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Warner: Decline in serious crimes

By Ria Taitt Political Editor

There are currently 146 CCTV cameras throughout Tobago, allowing the people of the sister isle to get protection from that operational centre, National Security Minister Jack Warner said yesterday.

In a statement to the House of Representatives, Warner also stated that the Trafficking in Persons Act would be proclaimed this month.

Warner defended the crime statistics being given by the Crime and Problem Analysis unit of the Police Service. He said the statistics given by the unit under the PNM were accepted by all. Now, under the People's Partnership Government, persons were questioning the veracity of the figures, because they reveal a trend--that crime is going down.

Noting that many had said he had been put in the Ministry of National Security to fail, Warner said the crime figures showed there had been a decline in serious crime between 2010 and 2012.

"Facts are facts," he said.

From the beginning of 2010 to the end of 2012, murder had declined by 26 per cent; wounding by 18 per cent; break-in and robbery by 26 per cent; fraud offences by 45 per cent; general larceny by 11 per cent; larceny of vehicles by 41 per cent; larceny in a dwelling house by 14 per cent, he stated.

Warner pointed out that the figures for 2012 were lower than those of 2011, notwithstanding the fact that there was a state of emergency in 2011. He said there were 1,221 serious reported crimes by November 2011, while there were 1,184 by November 2012.

"Let's look at the murder rate. In 2009 under the PNM, there were 507 murders. In 2012 there were 377 murders...that is 130 less, which means one less murder every three days than under the PNM."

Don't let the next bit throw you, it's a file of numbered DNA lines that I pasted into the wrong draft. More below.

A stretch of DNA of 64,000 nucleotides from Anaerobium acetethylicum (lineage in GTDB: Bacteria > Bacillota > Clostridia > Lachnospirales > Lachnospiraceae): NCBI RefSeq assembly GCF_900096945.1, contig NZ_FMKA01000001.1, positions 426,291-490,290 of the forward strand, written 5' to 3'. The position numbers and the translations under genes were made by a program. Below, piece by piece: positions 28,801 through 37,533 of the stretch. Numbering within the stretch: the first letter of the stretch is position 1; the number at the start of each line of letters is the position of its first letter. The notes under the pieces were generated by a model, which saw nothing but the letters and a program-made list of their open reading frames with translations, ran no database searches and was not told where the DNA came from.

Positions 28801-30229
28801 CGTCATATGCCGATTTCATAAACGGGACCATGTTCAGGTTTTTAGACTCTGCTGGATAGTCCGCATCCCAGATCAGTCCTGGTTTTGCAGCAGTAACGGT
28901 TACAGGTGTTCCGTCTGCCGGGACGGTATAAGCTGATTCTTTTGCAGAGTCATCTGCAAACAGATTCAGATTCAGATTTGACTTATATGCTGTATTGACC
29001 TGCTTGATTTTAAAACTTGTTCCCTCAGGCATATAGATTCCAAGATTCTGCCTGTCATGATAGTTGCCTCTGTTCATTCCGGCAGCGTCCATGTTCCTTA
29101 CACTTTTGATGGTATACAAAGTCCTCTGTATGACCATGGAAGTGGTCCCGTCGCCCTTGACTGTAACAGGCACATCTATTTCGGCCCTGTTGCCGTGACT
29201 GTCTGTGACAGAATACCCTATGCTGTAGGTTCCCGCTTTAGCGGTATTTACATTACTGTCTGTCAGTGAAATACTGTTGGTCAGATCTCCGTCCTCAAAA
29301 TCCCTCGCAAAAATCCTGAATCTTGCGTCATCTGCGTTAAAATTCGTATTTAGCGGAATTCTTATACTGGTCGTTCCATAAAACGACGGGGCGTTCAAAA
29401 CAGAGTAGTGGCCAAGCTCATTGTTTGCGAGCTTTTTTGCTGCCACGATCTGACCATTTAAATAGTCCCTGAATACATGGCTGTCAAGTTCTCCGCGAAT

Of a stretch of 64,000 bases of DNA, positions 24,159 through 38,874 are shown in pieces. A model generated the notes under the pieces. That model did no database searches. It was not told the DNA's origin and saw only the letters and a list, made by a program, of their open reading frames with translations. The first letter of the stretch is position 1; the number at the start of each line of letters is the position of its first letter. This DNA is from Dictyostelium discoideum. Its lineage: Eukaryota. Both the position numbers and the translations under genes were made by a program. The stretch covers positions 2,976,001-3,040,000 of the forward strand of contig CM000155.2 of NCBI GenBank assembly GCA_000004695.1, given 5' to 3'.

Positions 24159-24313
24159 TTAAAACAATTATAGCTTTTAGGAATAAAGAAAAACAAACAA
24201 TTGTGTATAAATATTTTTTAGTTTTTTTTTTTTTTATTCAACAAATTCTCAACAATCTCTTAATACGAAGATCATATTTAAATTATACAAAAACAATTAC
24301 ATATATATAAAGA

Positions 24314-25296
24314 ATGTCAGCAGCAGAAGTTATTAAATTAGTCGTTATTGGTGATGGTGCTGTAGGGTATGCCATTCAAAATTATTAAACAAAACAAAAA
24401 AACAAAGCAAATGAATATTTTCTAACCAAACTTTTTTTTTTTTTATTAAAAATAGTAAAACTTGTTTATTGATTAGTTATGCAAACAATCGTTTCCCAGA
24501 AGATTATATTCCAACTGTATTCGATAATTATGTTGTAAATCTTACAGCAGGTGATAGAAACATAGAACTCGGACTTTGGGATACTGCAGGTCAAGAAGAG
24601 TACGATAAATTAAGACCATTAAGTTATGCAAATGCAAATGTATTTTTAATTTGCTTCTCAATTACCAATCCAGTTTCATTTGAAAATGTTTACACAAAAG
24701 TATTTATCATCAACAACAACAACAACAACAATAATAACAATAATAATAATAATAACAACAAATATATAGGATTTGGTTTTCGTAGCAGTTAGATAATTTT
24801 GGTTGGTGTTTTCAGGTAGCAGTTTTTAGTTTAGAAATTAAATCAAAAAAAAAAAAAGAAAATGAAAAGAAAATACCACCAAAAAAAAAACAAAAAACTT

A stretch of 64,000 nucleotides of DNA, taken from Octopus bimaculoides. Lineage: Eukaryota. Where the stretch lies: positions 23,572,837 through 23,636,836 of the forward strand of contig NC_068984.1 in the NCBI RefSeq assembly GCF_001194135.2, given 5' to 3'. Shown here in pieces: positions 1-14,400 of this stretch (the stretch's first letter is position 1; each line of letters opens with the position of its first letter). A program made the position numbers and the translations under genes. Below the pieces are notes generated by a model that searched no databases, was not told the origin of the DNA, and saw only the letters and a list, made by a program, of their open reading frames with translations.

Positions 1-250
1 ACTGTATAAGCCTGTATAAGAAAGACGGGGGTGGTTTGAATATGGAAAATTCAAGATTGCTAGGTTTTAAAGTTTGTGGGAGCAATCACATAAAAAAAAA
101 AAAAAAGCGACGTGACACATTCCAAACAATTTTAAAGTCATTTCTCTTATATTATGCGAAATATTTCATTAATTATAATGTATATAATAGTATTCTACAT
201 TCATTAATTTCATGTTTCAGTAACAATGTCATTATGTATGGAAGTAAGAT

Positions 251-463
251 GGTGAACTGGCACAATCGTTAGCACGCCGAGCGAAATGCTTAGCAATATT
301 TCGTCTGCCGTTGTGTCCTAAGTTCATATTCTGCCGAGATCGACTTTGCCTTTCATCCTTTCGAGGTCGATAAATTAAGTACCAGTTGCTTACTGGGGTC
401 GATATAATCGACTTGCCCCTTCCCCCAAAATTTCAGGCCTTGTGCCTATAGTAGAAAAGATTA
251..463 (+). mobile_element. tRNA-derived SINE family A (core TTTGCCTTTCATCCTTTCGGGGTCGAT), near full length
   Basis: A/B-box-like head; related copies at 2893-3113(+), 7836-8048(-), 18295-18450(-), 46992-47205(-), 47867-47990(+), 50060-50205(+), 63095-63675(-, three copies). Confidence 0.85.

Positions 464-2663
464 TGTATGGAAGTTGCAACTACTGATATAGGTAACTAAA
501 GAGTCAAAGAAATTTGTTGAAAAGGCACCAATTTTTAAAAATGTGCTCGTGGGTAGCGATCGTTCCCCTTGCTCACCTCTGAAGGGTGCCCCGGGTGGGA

Warner added: "We have heard the usual empty vessels who have clamoured about the use of statistics...the facts speak for themselves. There has been a marked reduction in the most serious crimes since the People's Partnership took up the reins. I hope though that the Opposition and our detractors will one day have the maturity to operate like the Jamaicans."

He drew reference to the statements of commendation for the Trinidad and Tobago Police Service which came from Jamaica Labour Party (JLP) spokesman on National Security, Delroy Chuck, when there was a reduction in crime.

Warner promised this year that there will be more police vehicles, new uniforms, more bullet-proof vests, more police youth clubs, more coastal patrols and sustained police presence, visibility and enforcement.

He said Customs & Excise will be receiving scanners for the ports, while the Defence Force establishment will be strengthened to provide greater protection along the borders in both islands, as well as protection of the national energy infrastructure.

There will be upgrading and expansion of the coastal surveillance radar system and the CCTV programme will be expanded and there will be a revamping of the E999 call centre and rapid response mechanism.

Warner said once the legal mechanisms are in place, 1,000 Defence Force officers will be fully precepted with full powers as police officers.

The Minister said despite the naysayers, the country had started to see the seeds, which had been sown by the People's Partnership, bearing fruit.

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